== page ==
Julia and Tony are naturally confused when Leo reappears, alive and well. Leo's domestic staff are also confused by the changes in some of his habits and tastes. Still obsessed with his football destiny, Leo buys the Los Angeles Rams to lead them to the Super Bowl as their quarterback. To succeed, he must first convince, and then secure the help of, longtime friend and trainer Max Corkle to get his new body in shape. At the same time, he falls in love with an environmental activist, Betty Logan, whom he met when she showed up at his doorstep to protest the original Farnsworth's corporate policies.
With the Rams about to play in the Super Bowl, all the characters face a crisis. Mr. Jordan informs Farnsworth that he must give up this body as well. Farnsworth resists, but hints to Betty that she might someday meet someone else and should think of him. Julia and Abbott continue their murderous plans, and Abbott shoots Farnsworth dead. The Rams are forced to start another quarterback, Tom Jarrett, in the climactic game. A detective, Lieutenant Krim, interrogates the suspects while they watch the game on television. With the help of Corkle, he gets Julia and Abbott to incriminate each other.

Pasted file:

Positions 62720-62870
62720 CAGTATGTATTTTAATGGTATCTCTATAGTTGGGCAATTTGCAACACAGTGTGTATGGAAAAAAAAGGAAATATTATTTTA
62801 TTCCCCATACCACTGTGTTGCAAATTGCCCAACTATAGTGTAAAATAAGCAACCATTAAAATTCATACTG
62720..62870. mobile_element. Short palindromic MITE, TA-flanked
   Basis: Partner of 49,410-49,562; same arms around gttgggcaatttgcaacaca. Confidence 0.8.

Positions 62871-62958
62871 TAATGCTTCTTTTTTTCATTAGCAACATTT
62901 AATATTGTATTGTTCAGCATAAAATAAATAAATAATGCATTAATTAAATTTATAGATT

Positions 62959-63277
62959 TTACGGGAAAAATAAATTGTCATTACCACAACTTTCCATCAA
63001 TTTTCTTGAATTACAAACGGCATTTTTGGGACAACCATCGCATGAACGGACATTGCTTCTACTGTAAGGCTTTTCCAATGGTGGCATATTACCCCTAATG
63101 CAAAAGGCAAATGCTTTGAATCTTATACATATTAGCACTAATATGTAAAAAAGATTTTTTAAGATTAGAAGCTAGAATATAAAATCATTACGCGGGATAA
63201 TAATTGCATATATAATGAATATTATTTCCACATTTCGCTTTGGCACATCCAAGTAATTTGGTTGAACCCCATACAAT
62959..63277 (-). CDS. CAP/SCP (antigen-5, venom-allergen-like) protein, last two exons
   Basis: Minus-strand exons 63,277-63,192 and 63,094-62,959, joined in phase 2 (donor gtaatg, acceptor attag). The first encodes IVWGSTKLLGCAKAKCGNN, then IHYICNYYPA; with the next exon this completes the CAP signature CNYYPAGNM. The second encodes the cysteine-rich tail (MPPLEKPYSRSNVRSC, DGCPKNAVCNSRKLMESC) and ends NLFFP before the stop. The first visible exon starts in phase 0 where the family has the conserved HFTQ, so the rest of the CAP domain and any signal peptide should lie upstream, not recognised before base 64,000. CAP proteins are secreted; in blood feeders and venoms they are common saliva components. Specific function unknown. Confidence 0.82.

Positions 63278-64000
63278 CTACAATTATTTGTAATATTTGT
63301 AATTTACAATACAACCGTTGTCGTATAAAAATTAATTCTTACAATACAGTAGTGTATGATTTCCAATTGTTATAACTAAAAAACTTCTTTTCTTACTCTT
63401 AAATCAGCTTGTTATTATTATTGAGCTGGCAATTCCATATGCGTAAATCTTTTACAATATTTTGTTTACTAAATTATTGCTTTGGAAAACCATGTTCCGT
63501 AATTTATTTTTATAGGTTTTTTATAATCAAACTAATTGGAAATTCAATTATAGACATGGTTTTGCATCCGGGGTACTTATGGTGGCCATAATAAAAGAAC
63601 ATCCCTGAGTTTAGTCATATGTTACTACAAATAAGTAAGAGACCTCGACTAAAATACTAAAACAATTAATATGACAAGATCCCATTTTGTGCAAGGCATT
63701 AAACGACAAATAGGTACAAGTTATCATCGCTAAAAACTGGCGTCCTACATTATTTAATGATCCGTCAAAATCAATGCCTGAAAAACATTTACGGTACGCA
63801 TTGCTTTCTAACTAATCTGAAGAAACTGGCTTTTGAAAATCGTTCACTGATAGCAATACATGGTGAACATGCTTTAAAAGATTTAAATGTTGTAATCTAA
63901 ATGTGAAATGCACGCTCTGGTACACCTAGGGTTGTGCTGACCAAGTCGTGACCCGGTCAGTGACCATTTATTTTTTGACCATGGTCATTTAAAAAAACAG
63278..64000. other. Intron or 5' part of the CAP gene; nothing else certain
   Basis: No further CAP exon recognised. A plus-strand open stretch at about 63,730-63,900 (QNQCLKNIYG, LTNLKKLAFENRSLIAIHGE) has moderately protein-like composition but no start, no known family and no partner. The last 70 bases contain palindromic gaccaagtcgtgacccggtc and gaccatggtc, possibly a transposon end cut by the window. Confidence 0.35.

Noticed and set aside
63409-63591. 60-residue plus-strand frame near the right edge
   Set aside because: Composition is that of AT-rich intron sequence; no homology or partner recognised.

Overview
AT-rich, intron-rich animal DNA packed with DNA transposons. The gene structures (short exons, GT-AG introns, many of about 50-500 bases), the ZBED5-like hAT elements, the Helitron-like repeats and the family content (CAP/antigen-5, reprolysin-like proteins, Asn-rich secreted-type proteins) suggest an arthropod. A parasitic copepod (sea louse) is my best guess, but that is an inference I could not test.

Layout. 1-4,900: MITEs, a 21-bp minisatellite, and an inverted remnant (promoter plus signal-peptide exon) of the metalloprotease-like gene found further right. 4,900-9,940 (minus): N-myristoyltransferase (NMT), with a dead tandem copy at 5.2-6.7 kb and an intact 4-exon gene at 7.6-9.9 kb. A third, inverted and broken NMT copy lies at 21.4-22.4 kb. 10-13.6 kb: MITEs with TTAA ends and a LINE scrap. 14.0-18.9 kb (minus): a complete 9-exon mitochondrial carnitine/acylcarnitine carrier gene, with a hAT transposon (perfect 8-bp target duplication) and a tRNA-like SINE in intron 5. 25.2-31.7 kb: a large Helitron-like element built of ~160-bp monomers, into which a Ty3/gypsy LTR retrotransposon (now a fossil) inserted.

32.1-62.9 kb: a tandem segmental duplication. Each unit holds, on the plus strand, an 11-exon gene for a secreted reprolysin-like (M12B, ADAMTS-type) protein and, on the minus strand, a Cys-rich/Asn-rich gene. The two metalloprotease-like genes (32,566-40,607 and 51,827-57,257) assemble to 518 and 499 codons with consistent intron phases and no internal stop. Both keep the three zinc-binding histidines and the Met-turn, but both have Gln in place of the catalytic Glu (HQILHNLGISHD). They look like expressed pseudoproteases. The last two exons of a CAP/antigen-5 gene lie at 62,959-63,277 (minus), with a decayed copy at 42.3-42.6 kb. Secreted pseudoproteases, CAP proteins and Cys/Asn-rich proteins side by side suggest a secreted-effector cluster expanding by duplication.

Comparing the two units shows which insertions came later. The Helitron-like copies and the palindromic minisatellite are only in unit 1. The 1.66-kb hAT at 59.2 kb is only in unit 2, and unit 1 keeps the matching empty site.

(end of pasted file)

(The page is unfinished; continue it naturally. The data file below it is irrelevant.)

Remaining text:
After a brutal hit on the field, Jarrett is himself killed. With Mr. Jordan's help, Joe then occupies his final body. He is shown snapping to life in Jarrett's body, then leading the Rams to victory. During the team's post-game celebration, Mr. Jordan seemingly removes Joe's memory of his past life and departs. Joe becomes Tom Jarrett and the cosmic balance is restored. The one left crestfallen is Corkle, who realizes that, as Jarrett is living without any memory of being "Joe," it's really the death of Joe in a way. Jarrett bumps into Betty while leaving the stadium. They strike up a conversation, and Betty appears to recognize something of Joe in this stranger, Jarrett. This echoes earlier in the film, when Joe had asked Betty to watch for and recognize something/someone in a stranger she might meet one day, implying something of Joe still exists even without his memory.
In addition to the former players, some well-known sportscasters also appear, playing familiar roles. Bryant Gumbel is seen in the background of one scene on television, delivering a sportscast. Curt Gowdy and Al DeRogatis can be heard doing the Super Bowl play-by-play commentary. Dick Enberg conducts an abortive post-game interview of Joe Pendleton/Tom Jarrett.